Potent quotables: Fernando Rodney is 'emotional'

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“I was throwing the ball to the fans. [I was] emotional. It’s nothing
bad. I know I’m not supposed to throw the ball, but I’m feeling in the
moment. … I don’t throw it to hit nobody. I think if I throw it in
the right spot, I don’t hit nobody.”

– Tigers closer Fernando Rodney, after chucking the ball into the press box in jubilation following a 4-3 win over the Rays on Friday night. Call me crazy, but considering he has walked 30 batters in 60 2/3 innings this season, I don’t have much faith in his command.

“I always like the
pressure, to tell the truth. I’ve always been a kid against the
current, always uphill. I’ve battled my butt off to get where I am. I’m
not afraid of that. I take the challenge.”

– Bengie Molina, after yet another dose of late-inning heroics. Still hobbled by a strained right quadriceps muscle, Molina connected for a go-ahead solo home run in the eighth inning of a 3-2 win over the Brewers on Friday night.

“I wasn’t throwing the ball. It’s grenade launching.”

More accurate words have never been said,
as Nationals starter Garrett Mock was pounded for six runs on seven hits, including two home
runs, over three innings in a 9-6 loss to the Marlins on Friday night.

”Anything’s better than that other place.”

– Cubs broadcaster Ron Santo, when asked about his first visit to Citi Field.

Royals closer Kelvin Herrera leaves with forearm tightness

Associated Press
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The Royals are a game and a half out of the crazy AL Wild Card race — six games back of the Indians in the division — so they don’t have a huge margin for error. They got some bad news last night, though, that could have a major impact on their playoff hopes: closer Kelvin Herrera experienced tightness in his right forearm in the ninth inning of last night’s win, forcing him out of the game.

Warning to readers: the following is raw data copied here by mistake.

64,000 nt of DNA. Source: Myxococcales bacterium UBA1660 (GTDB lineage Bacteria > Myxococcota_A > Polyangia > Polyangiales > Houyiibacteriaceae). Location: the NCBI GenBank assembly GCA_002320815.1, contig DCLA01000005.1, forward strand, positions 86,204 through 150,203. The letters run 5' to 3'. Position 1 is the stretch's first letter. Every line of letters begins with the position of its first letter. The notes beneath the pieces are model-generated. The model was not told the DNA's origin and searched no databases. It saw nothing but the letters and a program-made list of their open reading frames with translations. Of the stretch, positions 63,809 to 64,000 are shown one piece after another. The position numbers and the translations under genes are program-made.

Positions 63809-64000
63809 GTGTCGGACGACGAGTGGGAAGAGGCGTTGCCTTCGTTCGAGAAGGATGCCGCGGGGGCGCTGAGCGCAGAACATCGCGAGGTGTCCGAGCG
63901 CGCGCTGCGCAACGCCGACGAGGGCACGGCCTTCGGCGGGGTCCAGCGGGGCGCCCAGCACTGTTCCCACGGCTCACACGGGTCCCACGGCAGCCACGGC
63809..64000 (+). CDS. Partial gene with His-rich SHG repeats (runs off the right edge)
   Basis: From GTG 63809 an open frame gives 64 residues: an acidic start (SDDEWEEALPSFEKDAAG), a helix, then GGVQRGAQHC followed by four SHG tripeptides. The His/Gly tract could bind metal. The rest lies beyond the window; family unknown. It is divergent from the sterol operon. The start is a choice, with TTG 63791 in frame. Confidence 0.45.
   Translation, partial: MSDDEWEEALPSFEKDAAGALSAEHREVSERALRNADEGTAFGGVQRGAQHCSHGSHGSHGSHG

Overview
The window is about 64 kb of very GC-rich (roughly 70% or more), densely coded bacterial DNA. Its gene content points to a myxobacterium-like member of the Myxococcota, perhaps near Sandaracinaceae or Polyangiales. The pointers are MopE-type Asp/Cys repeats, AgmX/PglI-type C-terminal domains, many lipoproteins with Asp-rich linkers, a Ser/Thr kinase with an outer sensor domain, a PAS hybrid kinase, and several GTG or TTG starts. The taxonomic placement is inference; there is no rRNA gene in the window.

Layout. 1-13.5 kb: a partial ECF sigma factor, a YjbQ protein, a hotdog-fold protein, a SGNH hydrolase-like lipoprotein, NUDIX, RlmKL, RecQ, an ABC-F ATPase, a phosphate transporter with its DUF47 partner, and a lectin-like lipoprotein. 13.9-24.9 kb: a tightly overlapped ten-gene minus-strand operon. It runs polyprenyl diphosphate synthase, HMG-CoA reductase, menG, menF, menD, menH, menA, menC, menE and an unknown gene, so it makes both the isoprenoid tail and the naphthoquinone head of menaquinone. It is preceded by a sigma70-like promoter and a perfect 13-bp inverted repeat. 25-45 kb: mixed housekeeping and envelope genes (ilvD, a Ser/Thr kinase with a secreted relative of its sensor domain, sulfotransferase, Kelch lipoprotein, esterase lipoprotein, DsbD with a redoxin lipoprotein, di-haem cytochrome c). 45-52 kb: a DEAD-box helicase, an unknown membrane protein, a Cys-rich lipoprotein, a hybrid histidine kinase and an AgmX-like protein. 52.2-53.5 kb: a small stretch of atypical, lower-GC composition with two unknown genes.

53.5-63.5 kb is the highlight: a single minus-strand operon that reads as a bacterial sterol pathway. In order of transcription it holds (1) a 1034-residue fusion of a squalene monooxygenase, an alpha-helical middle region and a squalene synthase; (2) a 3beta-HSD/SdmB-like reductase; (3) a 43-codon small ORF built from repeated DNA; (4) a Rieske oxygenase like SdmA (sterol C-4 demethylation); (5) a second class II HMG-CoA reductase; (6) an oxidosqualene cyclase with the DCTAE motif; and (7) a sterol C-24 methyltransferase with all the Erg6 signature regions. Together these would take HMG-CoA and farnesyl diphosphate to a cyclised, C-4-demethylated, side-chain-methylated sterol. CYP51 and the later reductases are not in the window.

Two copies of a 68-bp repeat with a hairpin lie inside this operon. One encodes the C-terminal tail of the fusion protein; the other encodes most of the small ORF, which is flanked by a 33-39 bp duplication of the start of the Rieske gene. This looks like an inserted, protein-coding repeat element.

Herrera walked the bases loaded, then went to a 2-0 count on the next batter before leaving the game. That last pitch was a fastball that clocked in at 91 m.p.h., which is NOT a typical Kelvin Herrera fastball.  Herrera didn’t talk after the game but his teammate Sal Perez said that Herrera told him  “I’m tight. I don’t feel my forearm.”

Reporters left the clubhouse before an official diagnosis or prognosis could be delivered, so expect an update some time today. If Herrera is out the closer duties could fall to Scott Alexander or Brandon Maurer.

Albert Pujols sets the all-time record for home runs by a foreign-born player

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Albert Pujols had a big night last night, driving in four runs as the Angels beat the Rangers 10-1. Three of those runs came on a three-run homer. That was the 610th home run of Pujols’ career, snapping a tie for eighth on the all-time list with Sammy Sosa. It also made him baseball’s all-time leader for home runs by a player born outside the U.S.

Pujols was aware of the accomplishment, of course, and noted how honored he was after the game:

”It’s pretty special. Obviously, all the great players from the Dominican Republic, Latin America, Venezuela, Mexico, Colombia, they’ve gone through the big leagues and to be able to accomplish something like this is very humbling.”

After Sosa, who is from the Dominican Republic, comes Rafael Palmeiro (569); Manny Ramirez (555); David Ortiz (541); Carlos Delgado (473); Jose Canseco (462); Adrian Beltre and Miguel Cabrera (459).